I originally published this article on another blog on 8/30/2011. I hope that you like it here.
I was summoned to jury duty on Monday, 3/28/2011. I’ve been called several times, but never put on a jury until that day. At first, I resisted serving, but as the first day progressed, I got into it. It was a medical malpractice case, but more importantly it was two lawyers trying to sell the jury their ‘version of the facts’ as truth.
Now, I grew up watching shows like Perry Mason and the Defenders, maybe because my parents watched them, but when I got to choose, I watched L.A. Law, the Law & Orders, The Practice among others and still watch Harry’s Law, The Good Wife and several shows like The Mentalist, Body of Proof and Castle where the plot’s about figuring out who did it.
My experience in March was nothing like anything that I ever saw on TV. There were no ‘rabbit out of the hat’ surprises. There were no emotional confessions. There were no emotional outbursts whatsoever. It was really quite boring and I was disappointed because I don’t think that I’ve ever seen a bored juror on TV.
Although there were several sales lessons, I’d like to focus on two.
First, the lawyers asked questions and asked questions and asked questions. Some of the questions seemed repetitive, but were asked to see if the witness changed their answer. Some questions were asked against the backdrop of prior answers to prior questions. When the lawyers changed topics, they prepared the witness by saying, let’s explore… and paused to change papers, etc. Then started another drill down. They seldom said anything unless they were introducing evidence and when they wanted to summarize, they asked, so if I understand what you’re saying….. Is that right?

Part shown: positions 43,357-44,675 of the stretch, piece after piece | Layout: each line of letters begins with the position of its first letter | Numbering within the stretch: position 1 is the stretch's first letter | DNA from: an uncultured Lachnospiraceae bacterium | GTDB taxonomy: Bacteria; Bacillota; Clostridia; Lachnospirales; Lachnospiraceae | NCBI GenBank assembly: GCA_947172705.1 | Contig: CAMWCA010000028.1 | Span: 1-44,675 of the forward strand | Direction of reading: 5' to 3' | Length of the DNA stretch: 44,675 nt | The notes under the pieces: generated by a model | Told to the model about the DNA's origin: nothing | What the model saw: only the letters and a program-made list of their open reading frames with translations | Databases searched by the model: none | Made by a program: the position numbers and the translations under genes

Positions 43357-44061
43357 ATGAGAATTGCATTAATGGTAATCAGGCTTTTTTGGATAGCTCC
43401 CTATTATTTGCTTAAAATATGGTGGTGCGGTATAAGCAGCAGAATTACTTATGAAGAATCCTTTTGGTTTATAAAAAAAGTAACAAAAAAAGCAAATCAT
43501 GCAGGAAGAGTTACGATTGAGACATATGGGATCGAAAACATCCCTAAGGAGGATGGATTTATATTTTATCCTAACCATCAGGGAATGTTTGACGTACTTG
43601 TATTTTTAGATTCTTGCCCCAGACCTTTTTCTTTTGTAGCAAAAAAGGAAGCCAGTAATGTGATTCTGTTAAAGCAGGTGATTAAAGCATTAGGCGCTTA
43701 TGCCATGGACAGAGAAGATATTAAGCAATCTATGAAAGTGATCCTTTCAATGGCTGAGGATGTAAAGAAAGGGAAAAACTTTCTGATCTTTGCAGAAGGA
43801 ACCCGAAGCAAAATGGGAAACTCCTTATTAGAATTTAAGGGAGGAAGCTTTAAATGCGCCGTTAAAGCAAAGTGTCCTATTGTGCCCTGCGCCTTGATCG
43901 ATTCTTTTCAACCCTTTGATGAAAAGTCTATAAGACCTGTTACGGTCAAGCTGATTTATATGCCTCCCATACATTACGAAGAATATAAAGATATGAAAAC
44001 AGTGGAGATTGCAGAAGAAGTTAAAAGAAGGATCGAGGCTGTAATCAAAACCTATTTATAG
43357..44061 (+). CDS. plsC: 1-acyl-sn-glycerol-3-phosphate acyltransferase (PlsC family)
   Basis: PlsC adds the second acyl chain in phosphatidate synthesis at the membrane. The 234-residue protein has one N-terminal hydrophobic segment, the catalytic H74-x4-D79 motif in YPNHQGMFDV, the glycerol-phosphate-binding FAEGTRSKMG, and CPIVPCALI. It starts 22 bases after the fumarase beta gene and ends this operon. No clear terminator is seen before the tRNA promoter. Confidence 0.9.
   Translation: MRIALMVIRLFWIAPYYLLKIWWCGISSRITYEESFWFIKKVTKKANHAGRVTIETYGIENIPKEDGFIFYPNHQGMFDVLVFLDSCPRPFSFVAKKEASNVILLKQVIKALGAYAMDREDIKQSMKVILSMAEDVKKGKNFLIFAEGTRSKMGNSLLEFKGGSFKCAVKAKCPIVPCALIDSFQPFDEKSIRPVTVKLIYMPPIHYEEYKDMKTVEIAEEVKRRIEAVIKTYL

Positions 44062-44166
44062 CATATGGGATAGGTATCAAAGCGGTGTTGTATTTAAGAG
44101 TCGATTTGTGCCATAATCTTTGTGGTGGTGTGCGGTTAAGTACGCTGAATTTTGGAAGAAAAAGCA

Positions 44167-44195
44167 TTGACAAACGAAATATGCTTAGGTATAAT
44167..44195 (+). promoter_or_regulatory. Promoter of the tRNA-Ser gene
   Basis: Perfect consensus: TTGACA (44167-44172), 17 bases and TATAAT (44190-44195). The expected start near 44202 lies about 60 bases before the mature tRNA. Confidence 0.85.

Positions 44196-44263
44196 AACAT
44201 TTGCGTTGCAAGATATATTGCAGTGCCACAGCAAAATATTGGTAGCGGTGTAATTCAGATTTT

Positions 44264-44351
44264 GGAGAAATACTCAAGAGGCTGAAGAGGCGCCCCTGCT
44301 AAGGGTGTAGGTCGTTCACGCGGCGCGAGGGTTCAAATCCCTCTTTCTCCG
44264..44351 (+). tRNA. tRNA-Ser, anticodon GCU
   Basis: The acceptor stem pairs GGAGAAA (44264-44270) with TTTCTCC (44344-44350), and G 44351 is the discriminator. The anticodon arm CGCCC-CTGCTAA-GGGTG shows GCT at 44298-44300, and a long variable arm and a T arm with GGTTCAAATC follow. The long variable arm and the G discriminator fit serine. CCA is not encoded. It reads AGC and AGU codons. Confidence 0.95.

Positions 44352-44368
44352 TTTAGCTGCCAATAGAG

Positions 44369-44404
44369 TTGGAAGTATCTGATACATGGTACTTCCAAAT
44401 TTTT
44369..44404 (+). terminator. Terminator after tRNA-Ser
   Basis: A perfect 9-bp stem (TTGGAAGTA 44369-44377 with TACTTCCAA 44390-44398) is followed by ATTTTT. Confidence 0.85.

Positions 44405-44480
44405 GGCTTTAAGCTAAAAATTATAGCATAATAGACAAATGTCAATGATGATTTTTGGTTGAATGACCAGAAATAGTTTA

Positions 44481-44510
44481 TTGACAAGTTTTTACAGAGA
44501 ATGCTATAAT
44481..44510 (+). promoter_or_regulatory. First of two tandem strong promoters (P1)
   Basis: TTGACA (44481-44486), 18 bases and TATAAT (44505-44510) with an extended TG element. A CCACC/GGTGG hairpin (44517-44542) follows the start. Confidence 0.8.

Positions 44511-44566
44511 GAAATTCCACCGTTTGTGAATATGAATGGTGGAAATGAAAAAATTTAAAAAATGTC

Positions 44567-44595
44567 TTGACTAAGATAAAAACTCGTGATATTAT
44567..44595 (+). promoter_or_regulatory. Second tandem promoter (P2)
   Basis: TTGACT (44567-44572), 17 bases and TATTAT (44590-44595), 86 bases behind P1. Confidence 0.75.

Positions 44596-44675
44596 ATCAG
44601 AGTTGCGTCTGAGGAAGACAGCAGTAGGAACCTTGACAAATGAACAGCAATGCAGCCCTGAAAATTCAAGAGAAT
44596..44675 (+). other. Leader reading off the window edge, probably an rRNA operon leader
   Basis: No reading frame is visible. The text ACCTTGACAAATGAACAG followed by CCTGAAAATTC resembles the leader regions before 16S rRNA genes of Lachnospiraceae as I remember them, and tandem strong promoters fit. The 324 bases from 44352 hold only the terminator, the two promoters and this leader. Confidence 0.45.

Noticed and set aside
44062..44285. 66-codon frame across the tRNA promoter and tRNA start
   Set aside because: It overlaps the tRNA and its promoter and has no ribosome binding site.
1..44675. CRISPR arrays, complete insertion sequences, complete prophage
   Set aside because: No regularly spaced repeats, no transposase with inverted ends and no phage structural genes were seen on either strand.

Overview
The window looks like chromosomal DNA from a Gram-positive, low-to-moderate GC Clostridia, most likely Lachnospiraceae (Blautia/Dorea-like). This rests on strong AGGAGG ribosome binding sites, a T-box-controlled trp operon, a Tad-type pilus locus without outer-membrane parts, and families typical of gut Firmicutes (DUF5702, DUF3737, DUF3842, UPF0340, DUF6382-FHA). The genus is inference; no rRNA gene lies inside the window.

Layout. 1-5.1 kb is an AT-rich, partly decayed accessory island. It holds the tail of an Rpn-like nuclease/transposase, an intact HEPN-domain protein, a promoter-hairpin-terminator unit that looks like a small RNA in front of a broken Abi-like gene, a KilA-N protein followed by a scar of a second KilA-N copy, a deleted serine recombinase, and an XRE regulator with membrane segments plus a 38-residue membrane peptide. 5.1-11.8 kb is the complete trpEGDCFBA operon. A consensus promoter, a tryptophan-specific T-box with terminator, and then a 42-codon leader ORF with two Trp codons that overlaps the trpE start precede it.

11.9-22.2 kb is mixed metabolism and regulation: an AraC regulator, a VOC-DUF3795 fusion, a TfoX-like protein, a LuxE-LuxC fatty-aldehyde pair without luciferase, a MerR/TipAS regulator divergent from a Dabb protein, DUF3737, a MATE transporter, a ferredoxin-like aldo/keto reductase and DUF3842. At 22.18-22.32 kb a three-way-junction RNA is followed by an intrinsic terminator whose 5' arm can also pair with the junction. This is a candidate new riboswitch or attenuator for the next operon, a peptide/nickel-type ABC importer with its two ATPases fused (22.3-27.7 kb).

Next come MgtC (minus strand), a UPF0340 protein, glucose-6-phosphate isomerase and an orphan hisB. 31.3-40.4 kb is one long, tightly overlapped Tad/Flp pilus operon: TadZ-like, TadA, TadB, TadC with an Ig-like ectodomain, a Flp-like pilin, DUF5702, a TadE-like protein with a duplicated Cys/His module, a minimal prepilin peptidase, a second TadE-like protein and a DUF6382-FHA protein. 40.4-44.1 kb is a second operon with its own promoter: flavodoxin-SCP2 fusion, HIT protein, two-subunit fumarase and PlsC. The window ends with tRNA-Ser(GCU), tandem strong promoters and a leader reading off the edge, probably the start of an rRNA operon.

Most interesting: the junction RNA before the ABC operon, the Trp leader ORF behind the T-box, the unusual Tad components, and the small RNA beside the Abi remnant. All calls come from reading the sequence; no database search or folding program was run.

You want to learn how to use questions? Serve on a jury.
As you might expect, the jury was instructed not to discuss the case nor form any opinions until the case was given to us for deliberation and interestingly, that’s the way it happened. The second lesson happened in the deliberation room. Both sides called in experts for testimony for their side. All the exhibits and charts were fact filled and well done. However, several members of the jury thought that an expert that got emotionally involved or defensive about their credentials, position, expert fee, etc. was less credible.
I’ve intentionally left out details and as to whether I was talking about the plaintiff or the defendant because it didn’t matter. Both sides spun the facts and evidence to their benefit which, to me, means that the facts didn’t determine the verdict. The verdict was determined by how much the jury ‘bought’ the lawyers’ and experts’ interpretation of the facts and that the lawyers’ and experts’ presence affected the jury’s view of the facts.
How good are your questions and how good are you at asking them?
How cool and in the moment are you in the heat of a sales call?
One thought on “Sales Jurisprudence”
never thought of a Courtroom/juryroom as a purchasing office but it now sheds a different light. thnx bro